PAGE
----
Sunday, November 11, 2012

"Screw You Guys, I'm Going Home"

Another of the myriad of games attempting to raise capital on Kickstarter (and other sites of the same ilk) got me thinking about this today, which was basically how the rise of crowdsourced games is changing the traditional developer / publisher model which is so prevalent in the gaming industry.  It's taking aim particularly at the big hitters: Activision, Electronic Arts, Ubisoft et al.

For some time now the big publishers have been steadily moving away from games without a number in their title, or "higher risk" games which may not have an instant demographic available to sell to or be able to be pigeonholed as effectively as a publisher would like.  What they want is to find a popular franchise and then release new games in that franchise every 12 - 24 months ad nauseam, letting the market become flooded with so many games in that genre that it eventually becomes oversaturated, people stop buying them and the publisher then has to find a new franchise to move on to.  You have probably already thought of at least three whilst you were reading this sentence, but here's a fun list in no particular order: Halo, Call of Duty, Modern Warfare, Assassin's Creed, Final Fantasy and Resident Evil.  Some of these are earlier in the process (still making solid titles in the series), some are later (oh my god if I see another X game I will smother a small lemur to death and put it on Youtube), but they all seem to follow the same basic pattern.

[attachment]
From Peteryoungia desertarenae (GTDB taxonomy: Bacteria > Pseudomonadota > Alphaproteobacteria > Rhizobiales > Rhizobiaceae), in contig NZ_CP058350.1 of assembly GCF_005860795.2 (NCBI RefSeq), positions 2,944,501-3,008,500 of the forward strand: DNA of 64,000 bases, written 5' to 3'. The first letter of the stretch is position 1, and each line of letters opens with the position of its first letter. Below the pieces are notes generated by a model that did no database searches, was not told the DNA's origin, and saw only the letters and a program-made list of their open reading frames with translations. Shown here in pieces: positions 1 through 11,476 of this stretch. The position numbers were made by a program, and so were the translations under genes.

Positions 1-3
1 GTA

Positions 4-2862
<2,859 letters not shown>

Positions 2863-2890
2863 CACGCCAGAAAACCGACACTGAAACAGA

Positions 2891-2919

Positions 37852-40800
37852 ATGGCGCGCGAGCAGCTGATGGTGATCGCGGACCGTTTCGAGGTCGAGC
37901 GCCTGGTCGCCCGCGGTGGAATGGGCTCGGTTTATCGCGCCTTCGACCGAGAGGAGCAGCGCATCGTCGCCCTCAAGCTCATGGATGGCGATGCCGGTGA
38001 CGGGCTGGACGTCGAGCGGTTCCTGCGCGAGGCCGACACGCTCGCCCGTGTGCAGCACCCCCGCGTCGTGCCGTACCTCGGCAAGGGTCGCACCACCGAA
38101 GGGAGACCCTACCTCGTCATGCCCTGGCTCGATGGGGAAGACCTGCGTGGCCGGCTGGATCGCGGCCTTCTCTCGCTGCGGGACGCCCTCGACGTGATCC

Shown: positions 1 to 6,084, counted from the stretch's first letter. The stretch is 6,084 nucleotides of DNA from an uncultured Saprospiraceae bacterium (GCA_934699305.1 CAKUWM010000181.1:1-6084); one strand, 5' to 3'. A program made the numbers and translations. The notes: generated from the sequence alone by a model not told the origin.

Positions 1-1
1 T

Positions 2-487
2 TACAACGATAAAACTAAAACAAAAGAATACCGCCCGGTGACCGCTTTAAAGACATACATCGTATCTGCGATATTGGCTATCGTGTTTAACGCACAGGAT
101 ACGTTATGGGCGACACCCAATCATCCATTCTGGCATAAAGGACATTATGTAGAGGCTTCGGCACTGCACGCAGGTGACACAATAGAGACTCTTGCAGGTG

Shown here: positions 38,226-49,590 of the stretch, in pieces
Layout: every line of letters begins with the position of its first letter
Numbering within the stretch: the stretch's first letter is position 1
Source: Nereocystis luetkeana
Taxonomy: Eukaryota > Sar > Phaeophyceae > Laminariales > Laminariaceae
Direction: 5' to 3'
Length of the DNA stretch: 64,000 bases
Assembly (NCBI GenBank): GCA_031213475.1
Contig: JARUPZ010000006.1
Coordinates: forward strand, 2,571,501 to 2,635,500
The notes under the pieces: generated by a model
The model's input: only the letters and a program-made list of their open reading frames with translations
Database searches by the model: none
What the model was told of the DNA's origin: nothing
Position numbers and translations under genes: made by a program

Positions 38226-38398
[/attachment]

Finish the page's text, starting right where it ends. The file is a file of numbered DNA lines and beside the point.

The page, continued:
Stage left, enter sites such as Kickstarter, which allow game developers to raise capital to develop a game by bypassing the traditional model and not having to dilute their aims or be beholden to someone else's timetable as a result.  The big one that started this off was Tim Schaffer's attempt to create a traditional PC point-and-click adventure game, in the spirit of Monkey Island which he worked on previously, way back when.  Point-and-click PC games, while all the rage around fifteen years ago (the aforementioned Monkey Island, plus Discworld, Loom, Full Throttle, Syberia, Dreamfall, etc.) have fallen out of favour with PC publishers, and the chances of a developer obtaining funding for one in this day and age seemed remote.  Following the modest success of Psychonauts (a tremendous game, pick it up if you haven't already; $10 on Steam and worth every penny) Schaffer looked into creating an oldskool PC adventure game without the hassles of needing to kowtow to a publisher.  His company, Double Fine, dipped a toe in the water and put up a proposal on Kickstarter to attempt to raise $400,000 to fund the game.  By the end of the fundraising period Schaffer had instead raised over eight times that amount, coming in at just over $3.3m.  Suddenly the big publishers had reason to worry; if this became mainstream then their whole raison d'ĂȘtre would be called into question.  Surely though this was a one-off by someone whose personality had attracted most of those crowdfunded donations in the first place?  In a word: no.